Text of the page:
Mayor Marvin Rees has called for the public to refrain from “tit for tat” retaliation after the historic grave of an enslaved young African in Henbury was desecrated.
Two tombstones marking the grave of 18-year-old “Scipio Africanus” were smashed and a threatening message left in an apparent revenge attack in St Mary’s Churchyard on Tuesday night (June 16) following the toppling of Colston’s statue.
A message left in chalk on the flagstones near the grave said: “Now look at what you made me do. Stop protesting. Leave Elliott’s grave alone. Put Colston’s statue back or things will really heat up.”
It is thought that the words “leave Elliott’s grave alone” refers to the gravestone of music hall singer and dancer GH Elliott who used to perform in blackface.
Rees and leader of the Conservative councillor group Mark Weston have both expressed their sadness over the desecration of Scipio’s grave, with the mayor describing it an “iconic” part of Bristol’s history.
Speaking during his fortnightly Facebook Q&A session on Wednesday, Rees urged the public to refrain from “tit for tat” racially motivated attacks during his fortnightly Facebook Q&A session yesterday.
“[Scipio’s grave] is an iconic piece of Bristol’s history and that has been smashed in two with a message left scrawled on the floor around that,” he said.
“We just don’t want to go down the route. We don’t want to go down this tit-for-tat invisible attacks on each other.
“The opportunity is to really showcase to the country and to the world that we are a city that has the ability to live with difference. I just hope and pray that that’s the route we take,” he said.
He said symbolic actions, while important, too often dealt with the emotions of the “oppressor group” rather than the very real problems facing the oppressed.
Rees added that a newly-announced commission will set about telling the full story of Bristol’s history so that residents can have a better shared understanding of who we are.
Little is known about Scipio, but historians believe he may have been born into the household of Charles William Howard and was the son of an enslaved West African woman. He was named by his “owners” after the Roman general Publius Cornelius Scipio Africanus, who was famous for defeating the Carthaginian military leader Hannibal in the third century.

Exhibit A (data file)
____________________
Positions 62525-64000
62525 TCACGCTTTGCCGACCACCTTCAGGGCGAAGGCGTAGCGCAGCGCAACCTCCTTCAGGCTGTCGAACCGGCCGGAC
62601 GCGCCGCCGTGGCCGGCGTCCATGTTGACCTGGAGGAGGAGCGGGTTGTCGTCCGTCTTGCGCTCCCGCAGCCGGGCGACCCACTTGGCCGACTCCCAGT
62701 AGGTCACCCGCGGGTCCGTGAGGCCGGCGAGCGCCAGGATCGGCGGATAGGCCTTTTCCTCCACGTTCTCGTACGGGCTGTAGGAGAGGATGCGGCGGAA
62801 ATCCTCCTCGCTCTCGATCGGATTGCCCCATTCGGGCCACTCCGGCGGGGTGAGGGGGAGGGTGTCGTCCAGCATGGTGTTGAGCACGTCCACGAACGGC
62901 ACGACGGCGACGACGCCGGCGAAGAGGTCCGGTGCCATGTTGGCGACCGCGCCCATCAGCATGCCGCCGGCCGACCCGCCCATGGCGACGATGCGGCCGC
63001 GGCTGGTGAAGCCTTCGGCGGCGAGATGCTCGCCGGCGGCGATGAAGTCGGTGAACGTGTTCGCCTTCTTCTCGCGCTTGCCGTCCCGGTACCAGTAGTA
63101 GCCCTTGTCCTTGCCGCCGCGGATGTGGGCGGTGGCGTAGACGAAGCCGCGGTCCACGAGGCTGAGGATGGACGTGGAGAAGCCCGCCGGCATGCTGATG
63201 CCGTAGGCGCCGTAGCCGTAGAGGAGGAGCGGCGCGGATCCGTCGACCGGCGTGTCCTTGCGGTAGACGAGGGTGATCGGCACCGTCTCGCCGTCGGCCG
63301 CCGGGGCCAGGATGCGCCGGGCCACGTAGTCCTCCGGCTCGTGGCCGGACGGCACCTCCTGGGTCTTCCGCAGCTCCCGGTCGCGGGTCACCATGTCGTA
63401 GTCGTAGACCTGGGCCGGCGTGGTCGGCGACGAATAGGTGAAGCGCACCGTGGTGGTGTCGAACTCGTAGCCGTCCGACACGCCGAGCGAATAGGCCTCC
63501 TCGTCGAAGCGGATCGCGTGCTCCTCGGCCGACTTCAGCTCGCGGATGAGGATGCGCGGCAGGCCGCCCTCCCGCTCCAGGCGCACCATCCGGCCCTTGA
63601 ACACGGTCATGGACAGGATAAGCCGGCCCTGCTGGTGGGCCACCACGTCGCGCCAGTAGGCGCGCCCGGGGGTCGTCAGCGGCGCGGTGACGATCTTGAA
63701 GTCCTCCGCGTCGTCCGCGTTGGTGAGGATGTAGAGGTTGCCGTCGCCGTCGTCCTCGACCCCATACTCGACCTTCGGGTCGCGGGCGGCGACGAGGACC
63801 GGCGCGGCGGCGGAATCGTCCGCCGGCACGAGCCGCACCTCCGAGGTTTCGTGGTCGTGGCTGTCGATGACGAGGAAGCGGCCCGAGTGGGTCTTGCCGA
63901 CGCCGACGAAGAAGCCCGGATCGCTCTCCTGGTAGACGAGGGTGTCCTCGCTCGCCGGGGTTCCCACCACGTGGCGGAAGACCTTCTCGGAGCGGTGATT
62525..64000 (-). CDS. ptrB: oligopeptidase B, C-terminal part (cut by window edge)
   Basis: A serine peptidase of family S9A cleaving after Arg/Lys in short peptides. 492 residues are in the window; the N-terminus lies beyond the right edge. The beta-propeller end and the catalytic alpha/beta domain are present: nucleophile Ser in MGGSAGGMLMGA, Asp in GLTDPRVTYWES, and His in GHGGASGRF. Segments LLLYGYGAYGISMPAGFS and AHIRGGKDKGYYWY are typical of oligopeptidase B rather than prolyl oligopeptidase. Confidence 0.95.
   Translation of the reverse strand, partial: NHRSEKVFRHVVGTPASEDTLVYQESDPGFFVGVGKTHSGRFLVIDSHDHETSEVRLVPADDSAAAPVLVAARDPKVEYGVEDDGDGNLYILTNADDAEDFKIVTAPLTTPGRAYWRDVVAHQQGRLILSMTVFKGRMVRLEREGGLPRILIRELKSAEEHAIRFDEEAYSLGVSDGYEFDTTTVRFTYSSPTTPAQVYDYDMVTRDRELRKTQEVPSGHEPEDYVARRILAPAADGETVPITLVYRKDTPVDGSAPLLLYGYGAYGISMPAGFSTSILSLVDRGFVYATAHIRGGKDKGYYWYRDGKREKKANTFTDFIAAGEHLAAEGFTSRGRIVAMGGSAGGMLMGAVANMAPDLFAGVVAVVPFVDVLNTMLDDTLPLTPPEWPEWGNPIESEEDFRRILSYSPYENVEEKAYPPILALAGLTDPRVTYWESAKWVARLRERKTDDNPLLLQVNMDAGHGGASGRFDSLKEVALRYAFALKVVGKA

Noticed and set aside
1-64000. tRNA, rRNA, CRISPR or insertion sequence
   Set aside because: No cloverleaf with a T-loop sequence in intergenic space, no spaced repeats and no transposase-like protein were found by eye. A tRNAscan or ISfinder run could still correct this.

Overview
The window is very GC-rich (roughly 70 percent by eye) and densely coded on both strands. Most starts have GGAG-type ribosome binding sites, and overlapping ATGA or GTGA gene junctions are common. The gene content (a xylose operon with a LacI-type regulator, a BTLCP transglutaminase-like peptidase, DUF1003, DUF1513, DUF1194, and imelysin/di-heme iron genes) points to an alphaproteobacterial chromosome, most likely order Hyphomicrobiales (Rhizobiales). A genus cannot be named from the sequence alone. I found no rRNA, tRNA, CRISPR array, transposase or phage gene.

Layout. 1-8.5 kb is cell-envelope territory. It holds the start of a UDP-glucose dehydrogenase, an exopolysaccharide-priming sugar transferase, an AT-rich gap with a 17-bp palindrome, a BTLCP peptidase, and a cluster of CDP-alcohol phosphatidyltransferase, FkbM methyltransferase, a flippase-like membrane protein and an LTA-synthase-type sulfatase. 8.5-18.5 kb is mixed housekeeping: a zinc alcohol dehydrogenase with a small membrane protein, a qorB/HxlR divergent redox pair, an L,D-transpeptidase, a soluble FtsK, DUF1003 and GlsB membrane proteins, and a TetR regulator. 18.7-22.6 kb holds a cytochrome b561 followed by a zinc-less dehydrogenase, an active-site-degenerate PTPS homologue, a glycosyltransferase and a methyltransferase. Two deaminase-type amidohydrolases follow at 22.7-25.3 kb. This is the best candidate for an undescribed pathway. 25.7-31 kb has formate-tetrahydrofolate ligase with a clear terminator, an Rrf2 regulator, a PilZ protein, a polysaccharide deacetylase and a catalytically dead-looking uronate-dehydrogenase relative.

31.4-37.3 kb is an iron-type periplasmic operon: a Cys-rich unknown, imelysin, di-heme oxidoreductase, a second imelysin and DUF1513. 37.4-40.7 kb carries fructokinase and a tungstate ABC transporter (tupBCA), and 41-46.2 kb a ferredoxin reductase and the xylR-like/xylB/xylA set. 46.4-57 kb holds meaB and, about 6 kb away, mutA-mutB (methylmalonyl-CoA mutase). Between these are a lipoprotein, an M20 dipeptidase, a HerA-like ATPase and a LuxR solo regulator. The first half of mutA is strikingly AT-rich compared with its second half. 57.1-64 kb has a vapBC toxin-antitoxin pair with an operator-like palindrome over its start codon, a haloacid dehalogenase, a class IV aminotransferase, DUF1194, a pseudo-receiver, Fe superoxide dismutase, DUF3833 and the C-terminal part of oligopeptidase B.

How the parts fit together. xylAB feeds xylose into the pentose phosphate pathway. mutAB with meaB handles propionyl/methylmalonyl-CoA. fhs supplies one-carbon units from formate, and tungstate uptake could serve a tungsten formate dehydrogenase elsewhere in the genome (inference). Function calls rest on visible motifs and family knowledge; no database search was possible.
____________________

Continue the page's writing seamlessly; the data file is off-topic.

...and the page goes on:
The unusual painted footstone and headstone at Scipio’s grave were a focal point for visitors interested in Bristol’s slave history and were paid for by Howard, the seventh Earl of Suffolk, who lived in the Great House at Henbury where Scipio worked during his short life.
It is thought that Scipio was a well-loved member of the Howard household because it was rare for an enslaved person to have a formal grave within a churchyard let alone such an ornate one. Scipio’s painted gravestones both feature black cherubs, and the footstone bears an unusual epitaph describing his conversion to Christianity.
But the rare, Grade II-listed gravestones in St Mary’s Churchyard are now taped up and covered in black plastic to protect them from any further damage after the attack.
Weston, a councillor for Henbury & Brentry, is appealing for anyone who witnessed the vandalism to contact the police.
Sharing a photo of the desecrated spot on Facebook, he said: “Sadly late last night the listed grave of ‘Scipio Africanus’ in St Mary’s Churchyard, Henbury was badly damaged.
“This looks like a retaliation attack for the recent events involving the Colston statue. I am deeply saddened by what is happening.
“We have seen war memorials defaced and statues vandalised and I have to wonder where this will end.
“Our history is not simple, and a person’s actions are rarely clear cut. Our nation’s past is an intricate web of greatness, atrocity, heroism and villainy.
Weston joined Tory colleagues in condemning the toppling of Colston’s statue during a Black Lives Matter protest on Sunday, June 7, calling it “a wanton act of criminal damage”.
Main photo courtesy of Mark Weston (Facebook)
Amanda Cameron is a local democracy reporter for Bristol